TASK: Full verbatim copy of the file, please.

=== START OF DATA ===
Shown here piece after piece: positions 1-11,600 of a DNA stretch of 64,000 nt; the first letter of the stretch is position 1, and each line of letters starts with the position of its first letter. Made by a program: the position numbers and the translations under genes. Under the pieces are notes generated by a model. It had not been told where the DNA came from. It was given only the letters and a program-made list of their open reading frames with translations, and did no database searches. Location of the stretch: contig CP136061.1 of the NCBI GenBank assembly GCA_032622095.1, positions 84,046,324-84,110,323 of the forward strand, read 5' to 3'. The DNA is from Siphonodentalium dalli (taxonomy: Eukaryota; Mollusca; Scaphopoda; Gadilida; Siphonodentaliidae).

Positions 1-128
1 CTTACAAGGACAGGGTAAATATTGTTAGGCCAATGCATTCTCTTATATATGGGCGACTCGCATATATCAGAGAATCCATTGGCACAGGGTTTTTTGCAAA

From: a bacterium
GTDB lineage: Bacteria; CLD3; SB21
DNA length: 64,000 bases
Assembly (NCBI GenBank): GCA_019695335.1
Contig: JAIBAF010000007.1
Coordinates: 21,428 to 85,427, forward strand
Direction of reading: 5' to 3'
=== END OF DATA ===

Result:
Shown here piece after piece: positions 1-11,600 of a DNA stretch of 64,000 nt; the first letter of the stretch is position 1, and each line of letters starts with the position of its first letter. Made by a program: the position numbers and the translations under genes. Under the pieces are notes generated by a model. It had not been told where the DNA came from. It was given only the letters and a program-made list of their open reading frames with translations, and did no database searches. Location of the stretch: contig CP136061.1 of the NCBI GenBank assembly GCA_032622095.1, positions 84,046,324-84,110,323 of the forward strand, read 5' to 3'. The DNA is from Siphonodentalium dalli (taxonomy: Eukaryota; Mollusca; Scaphopoda; Gadilida; Siphonodentaliidae).

Positions 1-128
1 CTTACAAGGACAGGGTAAATATTGTTAGGCCAATGCATTCTCTTATATATGGGCGACTCGCATATATCAGAGAATCCATTGGCACAGGGTTTTTTGCAAA

From: a bacterium
GTDB lineage: Bacteria; CLD3; SB21
DNA length: 64,000 bases
Assembly (NCBI GenBank): GCA_019695335.1
Contig: JAIBAF010000007.1
Coordinates: 21,428 to 85,427, forward strand
Direction of reading: 5' to 3'